(Photo Credit: Pinterest)
How Long Should Your Book Be?
By Alina Chase
Since deciding that life is too short to struggle through books—no matter how much I paid for them–I finish fewer than 50% of the fiction and nonfiction books I began reading with great enthusiasm. It’s not ADD; it’s boredom. Which I attribute to fluff. And the prevalence of fluff, I believe, is driven directly by traditional publishers’ book length expectations.
Even if we don’t plan (initially, at least) to go the traditional publishing route, we are influenced by the standards. Take a step back and consider if and how streamlining to 30,000 words might create a better reading (and writing) experience than polishing a 70,000-word draft. Ask yourself whether trying to make a cookbook look like what’s already on bookstore shelves is a waste of creative effort. With viable self-publishing formats and marketing alternatives limited only by our imagination, why write ourselves into a creative rut based on guidelines that have nothing to do with quality—or even what readers want?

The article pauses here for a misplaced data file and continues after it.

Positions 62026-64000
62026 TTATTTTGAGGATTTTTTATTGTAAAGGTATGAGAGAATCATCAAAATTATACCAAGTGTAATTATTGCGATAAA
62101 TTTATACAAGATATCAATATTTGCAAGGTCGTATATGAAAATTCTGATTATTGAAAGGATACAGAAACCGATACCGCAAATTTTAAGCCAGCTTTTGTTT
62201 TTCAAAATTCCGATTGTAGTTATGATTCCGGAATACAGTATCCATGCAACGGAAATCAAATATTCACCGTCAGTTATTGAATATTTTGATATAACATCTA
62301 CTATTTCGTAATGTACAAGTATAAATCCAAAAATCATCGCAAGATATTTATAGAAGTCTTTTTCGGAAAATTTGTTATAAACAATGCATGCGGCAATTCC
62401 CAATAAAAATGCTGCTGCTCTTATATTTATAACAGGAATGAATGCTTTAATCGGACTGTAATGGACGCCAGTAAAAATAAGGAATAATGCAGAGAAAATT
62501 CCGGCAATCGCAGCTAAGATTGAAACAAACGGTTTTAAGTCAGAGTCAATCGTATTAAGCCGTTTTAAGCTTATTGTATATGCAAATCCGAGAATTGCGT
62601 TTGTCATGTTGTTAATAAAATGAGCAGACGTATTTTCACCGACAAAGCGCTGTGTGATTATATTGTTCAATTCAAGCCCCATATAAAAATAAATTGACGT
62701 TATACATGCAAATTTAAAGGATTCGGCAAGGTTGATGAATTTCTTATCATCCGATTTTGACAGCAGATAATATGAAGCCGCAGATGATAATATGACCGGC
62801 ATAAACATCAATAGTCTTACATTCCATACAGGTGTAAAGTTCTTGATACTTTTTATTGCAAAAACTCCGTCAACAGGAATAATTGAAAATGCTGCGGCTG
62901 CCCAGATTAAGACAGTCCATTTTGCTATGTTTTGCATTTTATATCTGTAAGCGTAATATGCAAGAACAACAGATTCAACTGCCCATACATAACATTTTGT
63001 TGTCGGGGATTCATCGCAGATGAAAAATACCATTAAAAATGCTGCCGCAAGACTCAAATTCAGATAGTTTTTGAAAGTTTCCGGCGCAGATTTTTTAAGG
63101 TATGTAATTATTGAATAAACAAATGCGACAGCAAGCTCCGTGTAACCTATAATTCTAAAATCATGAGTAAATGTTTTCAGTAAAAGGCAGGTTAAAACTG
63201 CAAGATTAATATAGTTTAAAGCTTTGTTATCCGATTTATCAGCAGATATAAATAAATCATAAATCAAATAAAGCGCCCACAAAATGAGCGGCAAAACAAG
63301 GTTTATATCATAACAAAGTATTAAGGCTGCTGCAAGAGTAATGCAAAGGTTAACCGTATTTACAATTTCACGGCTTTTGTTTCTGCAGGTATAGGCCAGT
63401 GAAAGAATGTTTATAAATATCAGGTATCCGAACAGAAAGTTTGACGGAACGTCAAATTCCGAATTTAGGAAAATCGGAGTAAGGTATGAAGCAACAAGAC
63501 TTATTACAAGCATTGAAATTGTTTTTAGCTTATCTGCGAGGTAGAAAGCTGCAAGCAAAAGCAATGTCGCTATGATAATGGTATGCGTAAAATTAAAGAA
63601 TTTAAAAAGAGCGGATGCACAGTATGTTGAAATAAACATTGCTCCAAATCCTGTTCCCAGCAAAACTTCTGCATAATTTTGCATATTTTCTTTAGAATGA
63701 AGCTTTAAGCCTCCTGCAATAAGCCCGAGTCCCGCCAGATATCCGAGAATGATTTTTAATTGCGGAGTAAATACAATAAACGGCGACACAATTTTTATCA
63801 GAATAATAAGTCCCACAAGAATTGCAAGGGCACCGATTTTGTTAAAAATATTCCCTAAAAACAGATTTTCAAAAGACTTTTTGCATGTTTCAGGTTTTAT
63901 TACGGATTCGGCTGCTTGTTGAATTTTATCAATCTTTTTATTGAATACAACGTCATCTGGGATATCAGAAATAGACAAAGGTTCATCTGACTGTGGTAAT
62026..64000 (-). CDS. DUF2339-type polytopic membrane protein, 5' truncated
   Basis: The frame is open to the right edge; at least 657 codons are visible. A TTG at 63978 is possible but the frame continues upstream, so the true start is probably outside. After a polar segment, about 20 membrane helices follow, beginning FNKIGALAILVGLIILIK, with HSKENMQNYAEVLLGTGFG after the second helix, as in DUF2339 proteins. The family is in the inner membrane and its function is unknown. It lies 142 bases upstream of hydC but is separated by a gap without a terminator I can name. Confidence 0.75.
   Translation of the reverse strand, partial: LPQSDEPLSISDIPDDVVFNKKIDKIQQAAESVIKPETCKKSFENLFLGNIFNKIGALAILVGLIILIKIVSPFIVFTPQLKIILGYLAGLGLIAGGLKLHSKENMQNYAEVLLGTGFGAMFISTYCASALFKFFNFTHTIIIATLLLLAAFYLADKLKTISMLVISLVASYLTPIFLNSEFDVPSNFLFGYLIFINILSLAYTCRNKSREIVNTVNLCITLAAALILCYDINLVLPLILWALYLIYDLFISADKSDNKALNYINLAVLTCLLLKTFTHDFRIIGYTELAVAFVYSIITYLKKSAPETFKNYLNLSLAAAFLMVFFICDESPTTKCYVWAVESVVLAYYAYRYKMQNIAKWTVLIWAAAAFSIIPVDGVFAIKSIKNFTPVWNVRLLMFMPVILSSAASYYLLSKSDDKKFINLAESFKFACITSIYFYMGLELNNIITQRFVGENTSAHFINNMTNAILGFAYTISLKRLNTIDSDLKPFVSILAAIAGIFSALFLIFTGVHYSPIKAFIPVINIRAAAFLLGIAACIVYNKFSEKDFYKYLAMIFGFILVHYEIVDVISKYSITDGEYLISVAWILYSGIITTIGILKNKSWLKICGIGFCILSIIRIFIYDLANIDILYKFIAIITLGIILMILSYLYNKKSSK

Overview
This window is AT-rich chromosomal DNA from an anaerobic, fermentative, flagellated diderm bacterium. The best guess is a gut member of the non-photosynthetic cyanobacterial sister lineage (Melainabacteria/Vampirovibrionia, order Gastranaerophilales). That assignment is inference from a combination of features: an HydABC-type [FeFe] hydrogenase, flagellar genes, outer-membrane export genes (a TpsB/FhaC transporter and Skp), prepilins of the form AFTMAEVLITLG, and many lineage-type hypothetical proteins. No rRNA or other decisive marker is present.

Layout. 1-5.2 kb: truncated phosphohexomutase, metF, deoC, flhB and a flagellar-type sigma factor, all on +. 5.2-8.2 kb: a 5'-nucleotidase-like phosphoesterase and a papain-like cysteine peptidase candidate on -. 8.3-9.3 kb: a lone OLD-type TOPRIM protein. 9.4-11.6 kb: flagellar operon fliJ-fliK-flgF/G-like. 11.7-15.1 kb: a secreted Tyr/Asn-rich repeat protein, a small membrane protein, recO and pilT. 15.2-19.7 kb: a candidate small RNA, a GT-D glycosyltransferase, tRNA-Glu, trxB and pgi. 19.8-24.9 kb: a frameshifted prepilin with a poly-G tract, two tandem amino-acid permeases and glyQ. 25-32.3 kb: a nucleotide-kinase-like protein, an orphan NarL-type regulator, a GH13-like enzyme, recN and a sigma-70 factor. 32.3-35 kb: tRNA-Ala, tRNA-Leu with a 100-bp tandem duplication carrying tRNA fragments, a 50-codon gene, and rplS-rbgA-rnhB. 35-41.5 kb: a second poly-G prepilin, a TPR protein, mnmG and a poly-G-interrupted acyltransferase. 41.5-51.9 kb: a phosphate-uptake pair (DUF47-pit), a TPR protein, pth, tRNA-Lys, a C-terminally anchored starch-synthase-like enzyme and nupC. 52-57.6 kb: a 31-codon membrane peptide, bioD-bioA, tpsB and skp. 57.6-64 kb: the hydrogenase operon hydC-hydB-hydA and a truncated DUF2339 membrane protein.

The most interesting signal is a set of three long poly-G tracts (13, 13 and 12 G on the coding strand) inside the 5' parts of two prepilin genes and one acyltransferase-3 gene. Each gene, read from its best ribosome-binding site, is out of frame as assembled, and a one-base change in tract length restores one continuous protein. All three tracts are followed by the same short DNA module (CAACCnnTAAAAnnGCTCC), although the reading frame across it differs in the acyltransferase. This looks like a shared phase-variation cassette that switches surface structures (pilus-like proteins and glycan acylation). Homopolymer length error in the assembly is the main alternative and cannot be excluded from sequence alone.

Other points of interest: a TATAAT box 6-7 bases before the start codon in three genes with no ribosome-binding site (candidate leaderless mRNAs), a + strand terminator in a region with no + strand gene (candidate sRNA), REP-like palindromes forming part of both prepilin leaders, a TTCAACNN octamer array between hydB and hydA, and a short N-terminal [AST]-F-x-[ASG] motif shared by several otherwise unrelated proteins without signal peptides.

Check out this eye-opening post about what’s driven some publishing industry standards. And imagine a future when everything written is not a word shorter or longer than it needs to be.
Charlies Diary: Why books are the length they are: